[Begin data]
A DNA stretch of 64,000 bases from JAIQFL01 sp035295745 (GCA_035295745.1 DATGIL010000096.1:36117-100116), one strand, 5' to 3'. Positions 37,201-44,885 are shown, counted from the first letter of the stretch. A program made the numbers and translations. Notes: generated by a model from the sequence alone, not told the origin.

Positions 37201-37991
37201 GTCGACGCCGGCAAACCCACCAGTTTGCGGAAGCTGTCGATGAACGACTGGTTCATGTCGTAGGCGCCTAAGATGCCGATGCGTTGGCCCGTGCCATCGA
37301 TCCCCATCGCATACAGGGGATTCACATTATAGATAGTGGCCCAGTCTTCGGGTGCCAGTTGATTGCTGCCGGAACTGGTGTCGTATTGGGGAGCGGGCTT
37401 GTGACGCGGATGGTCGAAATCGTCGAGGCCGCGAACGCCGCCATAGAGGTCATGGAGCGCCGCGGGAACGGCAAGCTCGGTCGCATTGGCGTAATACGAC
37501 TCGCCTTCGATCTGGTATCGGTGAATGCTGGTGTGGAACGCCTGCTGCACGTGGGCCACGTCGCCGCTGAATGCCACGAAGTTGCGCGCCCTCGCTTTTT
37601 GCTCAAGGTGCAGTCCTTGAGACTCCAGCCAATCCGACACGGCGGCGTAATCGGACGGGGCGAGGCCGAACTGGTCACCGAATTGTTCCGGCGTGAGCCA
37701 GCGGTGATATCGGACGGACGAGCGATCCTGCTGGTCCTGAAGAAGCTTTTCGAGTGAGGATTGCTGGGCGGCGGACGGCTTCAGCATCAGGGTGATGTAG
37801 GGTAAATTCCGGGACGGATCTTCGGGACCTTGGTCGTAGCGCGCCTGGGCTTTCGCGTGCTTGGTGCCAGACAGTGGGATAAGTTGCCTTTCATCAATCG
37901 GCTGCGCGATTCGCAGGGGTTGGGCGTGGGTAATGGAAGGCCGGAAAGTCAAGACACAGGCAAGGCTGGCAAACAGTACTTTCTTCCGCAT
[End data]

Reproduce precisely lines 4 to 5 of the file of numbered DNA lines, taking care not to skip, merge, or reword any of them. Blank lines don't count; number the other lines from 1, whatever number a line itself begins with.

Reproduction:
37301 TCCCCATCGCATACAGGGGATTCACATTATAGATAGTGGCCCAGTCTTCGGGTGCCAGTTGATTGCTGCCGGAACTGGTGTCGTATTGGGGAGCGGGCTT
37401 GTGACGCGGATGGTCGAAATCGTCGAGGCCGCGAACGCCGCCATAGAGGTCATGGAGCGCCGCGGGAACGGCAAGCTCGGTCGCATTGGCGTAATACGAC